Sunday, December 23, 2018

The Mac App Store Safari Extensions Experience

Jeff Johnson:

By widening the window, we go from seeing 12 apps to seeing 3½ apps. How is that possible? How is that good design?


Notice also that on Mojave, no ratings are shown with the apps, unlike in the High Sierra App Store. On Mojave, 5-star apps look the same as 1-star or 0-star apps in the list. This erases useful information for the customer and makes the vertical position in the list even more important.


In the Mac App Store, all of this developer’s apps have low ratings or no ratings, some of them “recently reset”, which suggests previously low ratings deleted. The customer reviews are also terrible. A lot of “does not work” and “crashes on launch”. You have to wonder how all these apps got through App Store Review, how the huge volume of apps from a single developer was not a red flag, and how Apple saw fit to prominently feature two of the apps in the Safari Extensions list. None of this reflects well on Apple’s curation of the App Store.

Previously: Is There Hope for the Mac App Store?, Stop The Madness.

Update (2018-12-23): Alex Popescu:

The Safari extensions part of the ecosystem is very broken. Not allowing a growing community of extensions is in my opinion hurting Safari usage numbers. I have Chrome on my machines because of its extensions. I would not touch it if I’d have those in Safari.

Tanner Bennett:

Extensions in Safari are so restricted that things like 1Password can’t even function as seamlessly as they do in other browsers.

Update (2018-12-27): Nick Heer:

Anyway, if you try to find every Safari Extension in the App Store, you’ll have a very difficult time. As far as I can work out, it’s completely impossible. If you search for “Safari extensions”, you’ll get a list of results that is completely different from the ones in the collection above. Just two extensions from the list of ten above are returned in the entirety of the store’s search results. Eight of them just don’t show up anywhere.

5 Comments RSS · Twitter

It‘s tragic. Ad blockers got worse with Mojave because of the restrictions.

EVERYTHING got worse because of the restrictions, which Apple spread beyond Mojave to Safari/High Sierra.

I've been frustrated by this change since Mojave was in beta. Among other things, this kills what is by far the best content blocker on the market: uBlock Origin. It is IMPOSSIBLE to develop a Mojave-compatible Safari extension that even approximates the functionality of uBlock Origin. And even if it were possible, its developers have pretty much abandoned it since it makes no sense to to put this much development effort into a free extension. This change completely undermines Apple's previous pioneering efforts in content blockers, and leaves Safari even more crippled that it already was, compared to other browsers. I fear that if there is no course correction from Apple soon, Safari's market share will drop to such low levels that Chrome will become the new IE6, and Safari users will increasingly find themselves unable to access popular websites. That would be terrible for mac users in general, and for Apple as well in the long term.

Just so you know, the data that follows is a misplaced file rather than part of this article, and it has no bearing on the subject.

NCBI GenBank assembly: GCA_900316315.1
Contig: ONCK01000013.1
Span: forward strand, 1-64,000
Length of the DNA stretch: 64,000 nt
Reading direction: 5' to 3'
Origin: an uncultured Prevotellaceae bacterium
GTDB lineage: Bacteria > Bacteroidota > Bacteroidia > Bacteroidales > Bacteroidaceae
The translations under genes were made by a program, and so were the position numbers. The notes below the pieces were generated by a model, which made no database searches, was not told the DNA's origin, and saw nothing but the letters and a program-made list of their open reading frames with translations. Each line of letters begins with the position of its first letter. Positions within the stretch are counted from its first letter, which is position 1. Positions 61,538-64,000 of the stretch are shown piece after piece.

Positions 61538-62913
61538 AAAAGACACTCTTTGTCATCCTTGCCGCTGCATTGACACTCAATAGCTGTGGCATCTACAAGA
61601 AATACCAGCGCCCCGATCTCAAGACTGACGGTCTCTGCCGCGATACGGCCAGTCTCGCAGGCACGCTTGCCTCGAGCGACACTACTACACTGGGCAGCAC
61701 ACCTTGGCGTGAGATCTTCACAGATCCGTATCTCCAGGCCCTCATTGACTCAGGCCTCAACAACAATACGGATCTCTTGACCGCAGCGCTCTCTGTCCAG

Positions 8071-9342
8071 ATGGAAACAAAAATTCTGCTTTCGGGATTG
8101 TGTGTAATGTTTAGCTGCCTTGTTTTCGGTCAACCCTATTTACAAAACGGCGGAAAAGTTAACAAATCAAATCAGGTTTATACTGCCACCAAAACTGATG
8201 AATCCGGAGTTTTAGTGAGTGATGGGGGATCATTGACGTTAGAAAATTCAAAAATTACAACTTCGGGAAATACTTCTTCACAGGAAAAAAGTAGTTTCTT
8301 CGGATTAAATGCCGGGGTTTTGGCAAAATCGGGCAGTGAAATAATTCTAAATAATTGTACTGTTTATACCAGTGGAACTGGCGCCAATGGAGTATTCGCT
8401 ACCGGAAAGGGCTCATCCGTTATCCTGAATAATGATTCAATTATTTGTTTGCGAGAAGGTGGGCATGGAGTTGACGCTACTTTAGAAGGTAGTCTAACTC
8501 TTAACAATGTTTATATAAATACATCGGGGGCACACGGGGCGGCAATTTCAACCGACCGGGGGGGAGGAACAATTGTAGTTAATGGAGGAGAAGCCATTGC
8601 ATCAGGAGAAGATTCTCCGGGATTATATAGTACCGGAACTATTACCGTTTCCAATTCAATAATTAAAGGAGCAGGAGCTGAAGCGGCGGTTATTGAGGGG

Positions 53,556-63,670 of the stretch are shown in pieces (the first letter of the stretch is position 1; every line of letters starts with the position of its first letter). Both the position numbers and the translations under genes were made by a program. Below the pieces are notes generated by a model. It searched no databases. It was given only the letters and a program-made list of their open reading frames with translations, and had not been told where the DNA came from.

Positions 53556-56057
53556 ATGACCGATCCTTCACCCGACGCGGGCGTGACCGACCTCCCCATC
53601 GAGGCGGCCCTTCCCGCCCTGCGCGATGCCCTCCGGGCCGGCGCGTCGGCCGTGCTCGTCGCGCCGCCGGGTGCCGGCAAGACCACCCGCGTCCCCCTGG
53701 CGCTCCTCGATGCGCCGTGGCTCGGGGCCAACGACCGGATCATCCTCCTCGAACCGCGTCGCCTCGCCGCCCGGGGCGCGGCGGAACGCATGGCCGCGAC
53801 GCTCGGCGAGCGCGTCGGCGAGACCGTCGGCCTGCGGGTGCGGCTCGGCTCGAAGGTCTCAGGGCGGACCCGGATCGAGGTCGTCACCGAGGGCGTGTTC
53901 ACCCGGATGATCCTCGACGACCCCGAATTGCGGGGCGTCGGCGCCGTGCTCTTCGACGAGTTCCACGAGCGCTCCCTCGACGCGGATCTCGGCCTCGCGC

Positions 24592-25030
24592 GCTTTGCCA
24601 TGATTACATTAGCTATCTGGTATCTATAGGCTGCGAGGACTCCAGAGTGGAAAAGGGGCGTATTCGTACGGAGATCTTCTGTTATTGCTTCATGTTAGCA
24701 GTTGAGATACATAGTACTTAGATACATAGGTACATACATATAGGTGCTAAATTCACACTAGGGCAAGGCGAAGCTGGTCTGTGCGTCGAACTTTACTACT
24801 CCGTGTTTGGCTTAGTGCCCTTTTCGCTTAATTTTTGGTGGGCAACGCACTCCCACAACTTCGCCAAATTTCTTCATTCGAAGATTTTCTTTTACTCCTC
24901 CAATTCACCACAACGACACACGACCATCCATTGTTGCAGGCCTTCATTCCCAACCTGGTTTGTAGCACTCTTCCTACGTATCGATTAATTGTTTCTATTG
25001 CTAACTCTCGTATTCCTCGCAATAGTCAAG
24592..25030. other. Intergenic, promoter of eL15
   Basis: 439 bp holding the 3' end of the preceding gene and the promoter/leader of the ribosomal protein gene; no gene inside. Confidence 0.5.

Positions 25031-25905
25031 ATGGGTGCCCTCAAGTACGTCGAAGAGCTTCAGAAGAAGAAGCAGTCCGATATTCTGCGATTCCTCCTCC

Apple's recent "security" policies are to macOS what "airport security" is to flying: Lots of rather needless actions that are only guided towards calming the (badly informed) public.

Even worse: Apple does not let me choose who I want to trust any more.

Sure, a *bad* Safari Extension could indeed steal some of my data and re-publish it somewhere else.


1. safariextz were practically "open source", i.e. I could look into its code and check whether it's doing something fishy, right? At least this was the case for the few ones I used.

2. I trust in the power of the masses. If an app or extension behaves badly, I expect that to be detected soon enough. I mean, I run the same risk every time I run a 3rd party Mac app. Even Apple's reviewers can't tell if an app does *sometimes* something bad.

3. Also, I believe I can rely on Little Snitch to be alerted of a safari extension suddenly "calling home", shouldn't I?

In summary, I want to be able to be my own guard, and decide what and whom I can trust. I'm an adult and responsible for my own choices - I don't need this overly protective parenting by Apple that limits my options so much that I cannot do what I enjoyed using a Mac for.

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